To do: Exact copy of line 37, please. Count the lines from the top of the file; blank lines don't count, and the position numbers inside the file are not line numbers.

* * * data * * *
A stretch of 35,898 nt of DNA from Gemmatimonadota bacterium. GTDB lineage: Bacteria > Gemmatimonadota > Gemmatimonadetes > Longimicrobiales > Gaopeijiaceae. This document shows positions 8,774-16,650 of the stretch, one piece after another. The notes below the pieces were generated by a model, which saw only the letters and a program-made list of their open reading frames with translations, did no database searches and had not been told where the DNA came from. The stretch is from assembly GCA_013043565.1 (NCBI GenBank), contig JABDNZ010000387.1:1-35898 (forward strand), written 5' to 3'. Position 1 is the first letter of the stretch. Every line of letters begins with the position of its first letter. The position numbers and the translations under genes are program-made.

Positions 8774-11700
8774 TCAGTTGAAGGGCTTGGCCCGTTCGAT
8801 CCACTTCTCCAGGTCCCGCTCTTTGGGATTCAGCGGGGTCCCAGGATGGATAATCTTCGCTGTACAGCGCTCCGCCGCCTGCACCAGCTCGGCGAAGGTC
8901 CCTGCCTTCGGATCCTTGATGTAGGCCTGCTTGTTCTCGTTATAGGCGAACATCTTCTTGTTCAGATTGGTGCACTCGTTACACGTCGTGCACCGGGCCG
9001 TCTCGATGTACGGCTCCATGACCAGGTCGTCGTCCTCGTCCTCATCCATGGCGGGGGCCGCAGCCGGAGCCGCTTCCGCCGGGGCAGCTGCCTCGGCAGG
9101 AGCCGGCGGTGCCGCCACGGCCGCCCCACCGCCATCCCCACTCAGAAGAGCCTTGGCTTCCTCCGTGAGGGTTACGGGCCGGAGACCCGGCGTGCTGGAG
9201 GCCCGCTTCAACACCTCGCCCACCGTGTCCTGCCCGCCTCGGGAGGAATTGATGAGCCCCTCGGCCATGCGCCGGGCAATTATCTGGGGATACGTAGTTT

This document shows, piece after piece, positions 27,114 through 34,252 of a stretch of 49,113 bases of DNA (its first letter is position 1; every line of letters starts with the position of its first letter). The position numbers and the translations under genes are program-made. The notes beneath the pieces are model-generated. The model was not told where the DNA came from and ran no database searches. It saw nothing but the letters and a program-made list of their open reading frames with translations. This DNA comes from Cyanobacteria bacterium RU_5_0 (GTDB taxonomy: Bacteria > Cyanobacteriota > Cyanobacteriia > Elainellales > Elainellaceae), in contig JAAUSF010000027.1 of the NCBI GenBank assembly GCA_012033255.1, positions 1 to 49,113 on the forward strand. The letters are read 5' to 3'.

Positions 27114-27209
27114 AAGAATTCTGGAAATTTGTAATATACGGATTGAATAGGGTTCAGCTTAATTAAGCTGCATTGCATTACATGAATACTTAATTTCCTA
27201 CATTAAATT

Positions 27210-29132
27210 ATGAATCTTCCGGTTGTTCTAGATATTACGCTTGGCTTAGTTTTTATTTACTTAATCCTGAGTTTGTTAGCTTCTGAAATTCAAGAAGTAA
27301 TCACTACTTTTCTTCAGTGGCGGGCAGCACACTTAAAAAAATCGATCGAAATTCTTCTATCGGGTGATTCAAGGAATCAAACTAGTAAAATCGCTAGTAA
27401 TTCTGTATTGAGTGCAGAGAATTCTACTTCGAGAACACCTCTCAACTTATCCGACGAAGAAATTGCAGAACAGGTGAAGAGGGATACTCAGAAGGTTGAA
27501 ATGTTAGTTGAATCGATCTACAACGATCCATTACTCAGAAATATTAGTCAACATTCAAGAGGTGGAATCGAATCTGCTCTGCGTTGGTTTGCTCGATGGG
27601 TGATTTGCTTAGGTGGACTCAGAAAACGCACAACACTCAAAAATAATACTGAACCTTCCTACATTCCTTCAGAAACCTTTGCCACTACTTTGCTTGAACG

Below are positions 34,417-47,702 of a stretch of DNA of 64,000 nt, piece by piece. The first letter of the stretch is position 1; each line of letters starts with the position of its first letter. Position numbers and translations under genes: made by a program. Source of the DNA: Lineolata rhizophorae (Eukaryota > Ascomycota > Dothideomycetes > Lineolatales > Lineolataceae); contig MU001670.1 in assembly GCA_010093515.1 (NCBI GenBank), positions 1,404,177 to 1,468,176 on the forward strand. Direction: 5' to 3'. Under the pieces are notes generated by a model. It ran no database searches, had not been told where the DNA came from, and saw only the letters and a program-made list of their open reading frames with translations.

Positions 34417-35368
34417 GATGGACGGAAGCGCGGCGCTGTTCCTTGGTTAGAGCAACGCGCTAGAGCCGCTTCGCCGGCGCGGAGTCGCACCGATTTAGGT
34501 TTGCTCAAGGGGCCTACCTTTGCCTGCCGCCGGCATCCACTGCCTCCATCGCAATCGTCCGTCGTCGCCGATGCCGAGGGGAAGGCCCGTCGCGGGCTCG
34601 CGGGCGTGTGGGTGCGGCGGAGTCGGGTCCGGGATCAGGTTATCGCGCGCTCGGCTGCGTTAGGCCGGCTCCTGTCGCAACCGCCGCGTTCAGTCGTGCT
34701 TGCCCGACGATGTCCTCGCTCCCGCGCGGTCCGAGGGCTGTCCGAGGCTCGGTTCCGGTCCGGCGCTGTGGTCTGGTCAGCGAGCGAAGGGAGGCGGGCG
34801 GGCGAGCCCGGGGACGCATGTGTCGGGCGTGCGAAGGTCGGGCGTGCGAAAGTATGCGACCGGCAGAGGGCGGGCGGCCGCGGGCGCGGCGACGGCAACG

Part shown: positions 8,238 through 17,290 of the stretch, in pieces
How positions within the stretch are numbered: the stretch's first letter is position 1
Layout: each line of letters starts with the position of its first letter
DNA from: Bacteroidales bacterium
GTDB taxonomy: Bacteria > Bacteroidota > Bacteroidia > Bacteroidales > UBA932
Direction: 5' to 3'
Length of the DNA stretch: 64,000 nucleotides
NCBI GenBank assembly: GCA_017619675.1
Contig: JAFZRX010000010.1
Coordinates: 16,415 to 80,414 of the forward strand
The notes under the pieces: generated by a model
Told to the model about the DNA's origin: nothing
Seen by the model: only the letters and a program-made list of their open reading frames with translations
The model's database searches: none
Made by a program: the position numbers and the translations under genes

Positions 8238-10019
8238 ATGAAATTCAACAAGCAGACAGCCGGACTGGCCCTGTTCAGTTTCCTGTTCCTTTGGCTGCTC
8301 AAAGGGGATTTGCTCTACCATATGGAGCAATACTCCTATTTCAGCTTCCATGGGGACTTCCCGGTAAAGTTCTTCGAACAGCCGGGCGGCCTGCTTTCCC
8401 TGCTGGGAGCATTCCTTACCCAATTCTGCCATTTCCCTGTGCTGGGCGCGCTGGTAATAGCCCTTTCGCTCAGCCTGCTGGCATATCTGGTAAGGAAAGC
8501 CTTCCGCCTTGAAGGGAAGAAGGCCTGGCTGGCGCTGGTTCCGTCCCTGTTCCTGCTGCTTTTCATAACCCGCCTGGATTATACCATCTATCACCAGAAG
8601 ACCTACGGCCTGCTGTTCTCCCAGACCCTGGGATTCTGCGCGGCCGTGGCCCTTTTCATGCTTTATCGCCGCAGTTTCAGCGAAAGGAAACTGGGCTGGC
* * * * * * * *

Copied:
Told to the model about the DNA's origin: nothing